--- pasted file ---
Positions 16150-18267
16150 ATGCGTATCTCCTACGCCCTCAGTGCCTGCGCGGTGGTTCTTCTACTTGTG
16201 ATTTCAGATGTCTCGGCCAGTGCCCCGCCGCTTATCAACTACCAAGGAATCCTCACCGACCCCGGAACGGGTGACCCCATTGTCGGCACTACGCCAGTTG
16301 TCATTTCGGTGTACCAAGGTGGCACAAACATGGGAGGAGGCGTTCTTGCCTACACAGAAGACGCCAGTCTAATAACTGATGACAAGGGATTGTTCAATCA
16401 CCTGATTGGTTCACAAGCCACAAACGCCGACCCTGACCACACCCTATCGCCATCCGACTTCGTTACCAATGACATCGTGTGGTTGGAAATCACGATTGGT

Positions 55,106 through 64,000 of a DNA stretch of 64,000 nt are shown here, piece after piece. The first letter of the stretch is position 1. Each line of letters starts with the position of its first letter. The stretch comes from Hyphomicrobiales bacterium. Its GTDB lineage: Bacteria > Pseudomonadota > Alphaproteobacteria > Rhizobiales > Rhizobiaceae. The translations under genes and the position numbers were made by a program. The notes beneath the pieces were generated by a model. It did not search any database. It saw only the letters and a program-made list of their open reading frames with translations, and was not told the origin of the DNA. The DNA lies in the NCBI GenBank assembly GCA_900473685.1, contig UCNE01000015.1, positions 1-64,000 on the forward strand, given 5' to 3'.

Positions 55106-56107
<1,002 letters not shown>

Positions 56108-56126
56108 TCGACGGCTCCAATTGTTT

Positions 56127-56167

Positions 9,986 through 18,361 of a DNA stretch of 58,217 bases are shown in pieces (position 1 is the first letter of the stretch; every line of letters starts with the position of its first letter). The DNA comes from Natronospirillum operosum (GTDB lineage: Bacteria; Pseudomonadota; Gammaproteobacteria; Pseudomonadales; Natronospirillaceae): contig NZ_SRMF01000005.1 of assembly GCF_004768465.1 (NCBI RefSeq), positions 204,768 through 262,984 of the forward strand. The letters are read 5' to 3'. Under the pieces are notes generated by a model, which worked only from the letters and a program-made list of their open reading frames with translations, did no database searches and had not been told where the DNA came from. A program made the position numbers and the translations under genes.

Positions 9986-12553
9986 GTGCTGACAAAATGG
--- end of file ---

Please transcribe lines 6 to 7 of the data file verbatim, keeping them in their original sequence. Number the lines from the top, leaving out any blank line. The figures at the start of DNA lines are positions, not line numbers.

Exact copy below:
Positions 55,106 through 64,000 of a DNA stretch of 64,000 nt are shown here, piece after piece. The first letter of the stretch is position 1. Each line of letters starts with the position of its first letter. The stretch comes from Hyphomicrobiales bacterium. Its GTDB lineage: Bacteria > Pseudomonadota > Alphaproteobacteria > Rhizobiales > Rhizobiaceae. The translations under genes and the position numbers were made by a program. The notes beneath the pieces were generated by a model. It did not search any database. It saw only the letters and a program-made list of their open reading frames with translations, and was not told the origin of the DNA. The DNA lies in the NCBI GenBank assembly GCA_900473685.1, contig UCNE01000015.1, positions 1-64,000 on the forward strand, given 5' to 3'.

Positions 55106-56107